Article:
Golding Contractors

Project manager Richard Malowiecki tells Gary Toushek of the many challenges Golding Contractors has had to overcome to build a replacement bridge in an environmentally sensitive area.


Founded in 1942 by Cyril Golding in Gladstone, Queensland, Australia, Golding Contractors began as a one-man operation in the logging industry during World War II with a truck and a bulldozer. He toiled many hours constructing dams and minor earthworks to build up his company and add workers. Eventually, part of his crew worked on mining sites, while the other part constructed bridges and civil projects. The workforce grew to 1,800, operating one of the largest privately owned earthmoving fleets in the southern hemisphere. The company was family owned until being acquired by CHAMP Private Equity in early 2008.

Since May 2008 Golding has been constructing a new bridge in Mackay on the coast of Queensland. Project manager Richard Malowiecki, with 30 years’ experience in civil projects, describes the scope of the $128 million Forgan Bridge Replacement Project. “We’re building a new bridge alongside the current bridge,” he says. “When complete we will switch traffic over to the new bridge, demolish the old bridge and construct another new bridge in its place. There’s also another short, six-lane bridge across Barnes Creek, plus nearly a kilometer of roadwork running along Barnes Creek Road, as well as two signalized intersections at each end of the project.”

This is actually the third bridge on the same site; the original one built in the 1880s was hit by a ship that took out a few spans of the bridge and sank on the spot. The rest of the bridge was badly damaged by a cyclone in 1918. The second, current one was built in 1937–38 and has reached the end of its economic life, with ongoing maintenance being impractical. Because it’s adjacent to the center of the city, planning the construction around traffic is a challenge, says Malowiecki.

“Since we have to leave the current two lanes operational while we construct the new lanes, we’re working in and around traffic, which makes the construction very linear and relatively lengthy. At the moment, all our office space, warehouse and storage facilities are on ‘the works’ side of the road, but for stage two of the job, when we move to the other side of the road, we’ll have to cross the two new lanes now under construction to get access to the old bridge side. So there are challenges with the geometric layout of the job.”

The crew has built a falsework deck, and services (such as power lines, sewage pipes, etc.) have to be relocated from the old bridge to the new one. “And since we’re not in the same footprint,” Malowiecki says, “those services have to be fully installed on the new bridge before we can decommission the services on the old bridge, which requires detailed service staging on both sides of the road. Some of the timing is beyond our control, as the service authorities have to do the final connections. The staging of the job is complicated, compounded by switching the traffic over.”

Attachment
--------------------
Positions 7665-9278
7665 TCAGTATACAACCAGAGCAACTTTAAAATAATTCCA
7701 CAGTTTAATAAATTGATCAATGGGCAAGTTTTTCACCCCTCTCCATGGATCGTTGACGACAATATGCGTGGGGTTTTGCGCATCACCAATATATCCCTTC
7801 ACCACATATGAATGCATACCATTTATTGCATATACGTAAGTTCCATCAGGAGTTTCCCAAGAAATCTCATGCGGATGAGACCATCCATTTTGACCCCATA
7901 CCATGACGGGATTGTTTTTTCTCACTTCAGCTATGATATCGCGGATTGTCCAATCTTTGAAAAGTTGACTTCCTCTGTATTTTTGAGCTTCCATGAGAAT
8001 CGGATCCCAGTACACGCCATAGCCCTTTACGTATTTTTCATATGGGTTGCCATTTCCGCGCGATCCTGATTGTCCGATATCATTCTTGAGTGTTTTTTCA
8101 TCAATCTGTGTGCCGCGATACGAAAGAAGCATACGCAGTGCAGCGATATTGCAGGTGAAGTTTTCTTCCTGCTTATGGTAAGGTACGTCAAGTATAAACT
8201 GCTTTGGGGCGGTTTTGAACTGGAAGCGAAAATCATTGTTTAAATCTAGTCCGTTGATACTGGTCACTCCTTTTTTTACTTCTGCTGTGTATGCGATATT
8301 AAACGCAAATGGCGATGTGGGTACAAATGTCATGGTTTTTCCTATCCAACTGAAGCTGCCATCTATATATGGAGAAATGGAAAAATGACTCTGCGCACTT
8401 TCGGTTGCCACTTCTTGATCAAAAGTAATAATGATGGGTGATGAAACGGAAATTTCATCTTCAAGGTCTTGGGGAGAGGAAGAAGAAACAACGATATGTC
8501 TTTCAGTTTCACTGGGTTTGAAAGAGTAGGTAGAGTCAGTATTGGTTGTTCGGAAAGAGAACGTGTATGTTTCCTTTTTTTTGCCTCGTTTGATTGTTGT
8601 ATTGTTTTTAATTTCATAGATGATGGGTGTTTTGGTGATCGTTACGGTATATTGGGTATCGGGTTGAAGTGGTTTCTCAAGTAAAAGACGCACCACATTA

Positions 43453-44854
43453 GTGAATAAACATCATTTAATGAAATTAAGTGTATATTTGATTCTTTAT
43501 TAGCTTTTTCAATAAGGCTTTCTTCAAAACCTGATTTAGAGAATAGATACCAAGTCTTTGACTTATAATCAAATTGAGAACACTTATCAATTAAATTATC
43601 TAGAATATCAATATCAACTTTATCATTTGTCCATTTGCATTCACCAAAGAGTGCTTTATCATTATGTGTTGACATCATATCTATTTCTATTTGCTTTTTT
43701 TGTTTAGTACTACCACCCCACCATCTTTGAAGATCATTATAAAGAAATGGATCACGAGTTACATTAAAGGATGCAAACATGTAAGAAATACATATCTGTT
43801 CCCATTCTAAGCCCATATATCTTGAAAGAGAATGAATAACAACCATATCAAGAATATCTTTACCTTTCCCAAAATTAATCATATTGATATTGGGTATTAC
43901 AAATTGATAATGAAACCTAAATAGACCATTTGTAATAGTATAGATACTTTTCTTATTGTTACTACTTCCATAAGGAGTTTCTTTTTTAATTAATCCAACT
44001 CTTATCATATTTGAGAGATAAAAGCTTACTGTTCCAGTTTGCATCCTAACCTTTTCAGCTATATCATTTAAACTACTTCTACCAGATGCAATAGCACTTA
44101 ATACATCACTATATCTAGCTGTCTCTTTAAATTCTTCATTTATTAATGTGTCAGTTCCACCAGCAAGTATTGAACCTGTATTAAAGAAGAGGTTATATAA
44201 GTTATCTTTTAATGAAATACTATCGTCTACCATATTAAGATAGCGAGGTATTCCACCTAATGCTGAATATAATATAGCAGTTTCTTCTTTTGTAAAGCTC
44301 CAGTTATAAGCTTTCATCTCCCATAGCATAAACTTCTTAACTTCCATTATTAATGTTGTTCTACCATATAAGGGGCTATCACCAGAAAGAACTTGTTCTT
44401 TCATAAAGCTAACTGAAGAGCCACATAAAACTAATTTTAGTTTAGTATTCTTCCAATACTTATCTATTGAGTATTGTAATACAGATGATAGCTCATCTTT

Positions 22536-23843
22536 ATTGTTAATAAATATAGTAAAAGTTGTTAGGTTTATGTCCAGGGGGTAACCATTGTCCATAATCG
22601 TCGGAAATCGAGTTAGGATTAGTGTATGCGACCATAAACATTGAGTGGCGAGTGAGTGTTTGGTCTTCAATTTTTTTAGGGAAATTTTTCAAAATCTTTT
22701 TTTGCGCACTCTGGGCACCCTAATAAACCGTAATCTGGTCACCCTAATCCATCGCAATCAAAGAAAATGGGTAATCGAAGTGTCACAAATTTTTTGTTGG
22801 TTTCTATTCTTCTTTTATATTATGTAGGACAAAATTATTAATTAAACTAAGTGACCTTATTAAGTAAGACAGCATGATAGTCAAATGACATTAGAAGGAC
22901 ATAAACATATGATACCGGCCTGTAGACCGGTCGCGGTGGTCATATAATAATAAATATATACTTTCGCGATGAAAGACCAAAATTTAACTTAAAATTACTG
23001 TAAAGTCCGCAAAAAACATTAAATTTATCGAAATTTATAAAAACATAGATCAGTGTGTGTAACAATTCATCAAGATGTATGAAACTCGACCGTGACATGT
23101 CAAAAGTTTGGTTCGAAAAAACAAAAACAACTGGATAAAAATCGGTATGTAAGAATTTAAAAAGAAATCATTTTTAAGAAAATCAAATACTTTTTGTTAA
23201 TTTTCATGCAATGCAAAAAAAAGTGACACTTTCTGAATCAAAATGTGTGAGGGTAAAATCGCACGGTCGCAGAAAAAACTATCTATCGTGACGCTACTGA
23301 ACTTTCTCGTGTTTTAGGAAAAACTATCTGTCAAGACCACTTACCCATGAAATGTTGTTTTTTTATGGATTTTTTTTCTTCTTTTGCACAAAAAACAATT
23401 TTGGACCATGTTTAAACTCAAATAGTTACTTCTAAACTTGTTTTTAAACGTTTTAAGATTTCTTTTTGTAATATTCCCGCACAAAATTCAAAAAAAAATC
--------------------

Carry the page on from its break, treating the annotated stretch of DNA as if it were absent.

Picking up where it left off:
A lot of the roadwork is built over marine mud in various areas, so stabilization piles are used, as well as pre-loaded earthworks. A lot of the project is dependent on how those settlement earthworks go. “We have to monitor the settlement to determine the timing of follow-on works.”

Another complication, he notes, is that the area is known for its relatively complex geotechnical material, which has been detected during the construction of other bridges built over the Pioneer River in Mackay. “The ground has very hard rock material interspersed with weaker layers and vertical dykes,” says Malowiecki. “So we have piles immediately adjacent to each other pulling up at considerable distances apart. We also knew that it would be a complex geotechnical job, so the piling is really difficult.”

There’s also an existing sewer line running alongside the old bridge, which converts to asbestos pipe in fairly poor condition when it leaves the bridge on both ends, and the crew has had to drive piles very close to it, needing to take great care. “We’re using vibration monitors; we’ve had to stabilize the pipe because if damaged, there is no easy way to limit the flow between our project and the treatment plant,” says Malowiecki.

This bridge is in an environmentally sensitive area, mainly because the river flows out to the Great Barrier Reef. Therefore, there are many restrictions on what can be done in the river. The crew performs continuous monitoring of the water quality and has designed its construction processes to avoid any unintended deposits into the river. Interestingly, they’ve come across pieces of that earlier shipwreck while working and have stopped work while archeologists were called in to examine the findings.

Included on the downstream side of the new bridge will be a five-meter-wide walkway shared by pedestrians and cyclists, which at the city center side will connect to Mackay City Council’s riverside promenade. The work is mostly self-performed, with very little subcontracting. Traffic will be switched over from the old bridge to the new one by early next year, when work will begin on stage two. The project is slated for completion in early 2011.